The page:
Imagine if Facebook handles user login with GET requests, it would look something like;)

and that's quite problematic. It can also be an issue if the length of the data is restricted—what if my username is really long? To solve this we introduce POST requests.

POST Request

POST requests are generally used for sending data. Along with sending what's in the URL, it also sends a request body—the letter in the envelope. This request body is not restricted in length, not cached, not bookmarked and not stored in history 🎉. This makes it capable of sending large chunks of data and handling sensitive data.

HTTP Responses

When the server gets a requests, it processes it and sends back the appropiate data along with a response code.

A response code is a 3-digit code that encodes the result of the request. The first digit represents the category as seen below

And the next two digits correspond to a unique status which you can look up here. These are things you can always just look up but here are some common ones

  • 200 - OK (All good!)

  • 301 - Moved Permanently

  • 403 - Forbidden

  • 404 - Not Found

  • 500 - Internal Server Error

Not that we've covered the requesting and responding, we can finally focus on the actual data being sent—the letter!

Say for example you build a restaurants app in Swift and you create a Restaurant.swift model. You now want send data stored in your Restaurant model to the server. How do you accomplish this? This problem of serialization is where JavaScript Object Notation (JSON) comes in handy.

JSON (JavaScript Object Notation)

JSON is a popular way to store and transport data. The main idea is that the client takes the data it wants to send and turns it into a JSON format (which is then serialized i.e turned into a string). This is sent as the body of the request (the letter in the envelope). The server, upon receiving the string, will deserialized it and extract the JSON. The server can then process the data as it sees fit. This is illustrated below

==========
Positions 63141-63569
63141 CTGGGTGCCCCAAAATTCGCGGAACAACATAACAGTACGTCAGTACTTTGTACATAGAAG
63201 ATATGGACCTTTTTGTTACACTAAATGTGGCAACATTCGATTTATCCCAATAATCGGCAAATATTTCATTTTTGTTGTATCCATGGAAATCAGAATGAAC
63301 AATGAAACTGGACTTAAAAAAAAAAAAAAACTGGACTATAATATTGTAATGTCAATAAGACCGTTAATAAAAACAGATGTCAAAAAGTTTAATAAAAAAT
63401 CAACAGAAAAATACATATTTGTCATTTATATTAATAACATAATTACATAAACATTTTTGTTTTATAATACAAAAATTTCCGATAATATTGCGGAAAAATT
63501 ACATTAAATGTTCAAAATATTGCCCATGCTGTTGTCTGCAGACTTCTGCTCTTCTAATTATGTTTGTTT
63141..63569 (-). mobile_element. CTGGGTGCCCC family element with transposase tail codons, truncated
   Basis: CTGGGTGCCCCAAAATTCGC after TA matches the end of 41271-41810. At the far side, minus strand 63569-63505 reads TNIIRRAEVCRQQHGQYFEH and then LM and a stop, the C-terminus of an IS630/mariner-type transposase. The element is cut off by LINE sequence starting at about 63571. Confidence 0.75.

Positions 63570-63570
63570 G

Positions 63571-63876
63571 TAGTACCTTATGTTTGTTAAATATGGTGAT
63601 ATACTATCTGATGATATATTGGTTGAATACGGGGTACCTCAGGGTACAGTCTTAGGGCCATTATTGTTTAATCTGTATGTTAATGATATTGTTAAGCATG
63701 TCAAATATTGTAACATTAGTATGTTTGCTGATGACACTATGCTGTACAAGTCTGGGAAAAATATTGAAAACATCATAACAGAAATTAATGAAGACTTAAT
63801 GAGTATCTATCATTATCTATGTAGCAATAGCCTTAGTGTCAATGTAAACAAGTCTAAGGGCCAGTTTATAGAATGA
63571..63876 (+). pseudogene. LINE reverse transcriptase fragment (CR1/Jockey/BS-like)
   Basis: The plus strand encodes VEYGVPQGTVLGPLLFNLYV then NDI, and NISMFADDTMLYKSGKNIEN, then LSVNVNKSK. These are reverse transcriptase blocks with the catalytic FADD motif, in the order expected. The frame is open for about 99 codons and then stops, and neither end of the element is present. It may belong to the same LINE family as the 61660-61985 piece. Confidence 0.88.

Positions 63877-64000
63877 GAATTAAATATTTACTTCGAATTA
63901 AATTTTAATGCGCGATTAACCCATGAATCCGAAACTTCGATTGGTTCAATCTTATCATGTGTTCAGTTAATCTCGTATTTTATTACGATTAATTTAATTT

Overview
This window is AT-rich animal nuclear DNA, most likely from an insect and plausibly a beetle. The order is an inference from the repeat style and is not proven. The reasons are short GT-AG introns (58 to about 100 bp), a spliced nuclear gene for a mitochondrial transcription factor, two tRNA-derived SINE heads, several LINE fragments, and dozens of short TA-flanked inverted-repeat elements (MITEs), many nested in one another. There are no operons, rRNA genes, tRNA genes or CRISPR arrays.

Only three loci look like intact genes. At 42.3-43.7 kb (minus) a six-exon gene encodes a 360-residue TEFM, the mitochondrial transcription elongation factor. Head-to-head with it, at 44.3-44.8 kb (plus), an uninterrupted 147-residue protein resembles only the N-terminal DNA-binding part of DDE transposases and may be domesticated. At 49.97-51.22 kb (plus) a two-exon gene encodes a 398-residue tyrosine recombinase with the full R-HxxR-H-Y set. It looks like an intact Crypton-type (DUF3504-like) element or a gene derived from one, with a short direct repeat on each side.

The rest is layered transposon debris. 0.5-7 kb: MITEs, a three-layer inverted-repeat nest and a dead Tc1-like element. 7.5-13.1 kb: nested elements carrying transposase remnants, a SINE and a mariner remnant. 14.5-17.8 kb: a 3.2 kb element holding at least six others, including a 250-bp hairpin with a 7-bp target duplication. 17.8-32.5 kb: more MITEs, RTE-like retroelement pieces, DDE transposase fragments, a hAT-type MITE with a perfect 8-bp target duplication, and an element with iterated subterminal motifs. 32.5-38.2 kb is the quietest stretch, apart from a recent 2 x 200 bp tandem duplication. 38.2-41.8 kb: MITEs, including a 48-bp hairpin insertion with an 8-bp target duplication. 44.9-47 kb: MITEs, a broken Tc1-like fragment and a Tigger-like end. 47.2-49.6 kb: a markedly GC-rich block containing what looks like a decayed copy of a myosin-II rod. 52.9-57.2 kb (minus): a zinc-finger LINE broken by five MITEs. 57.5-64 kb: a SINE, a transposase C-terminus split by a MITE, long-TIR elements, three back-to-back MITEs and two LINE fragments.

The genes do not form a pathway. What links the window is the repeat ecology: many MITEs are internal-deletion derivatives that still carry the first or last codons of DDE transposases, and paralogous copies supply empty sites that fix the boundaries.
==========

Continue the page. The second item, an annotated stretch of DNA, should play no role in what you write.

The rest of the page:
Client Model => JSON => String => ... => String => JSON => Server Model

This also works in reverse i.e in the responding process

Server Model => JSON => String => ... => String => JSON => Client Model

Like this the client and server models can be wildly different but they can still communiate with a common form of data transmission format—JSON.

JSON Types

    "name": "Intro to iOS Development",
    "number": 1998,
    "instructors": [
            "name": "Justin Ngai",
            "netid": "jn537"
            "name": "Noah Pikielny",
            "netid": "np299"
    "isFun": true

JSONs store data in key value pairs. Above is a sample JSON. The key must be a string, but the value can be any of the following:

  • Strings

  • Numbers

  • Arrays

  • Booleans

  • Null

  • JSON objects (can be nested)

And that's the basics of networking. In the next chapters we will cover how we send requests, and process responses in our iOS apps!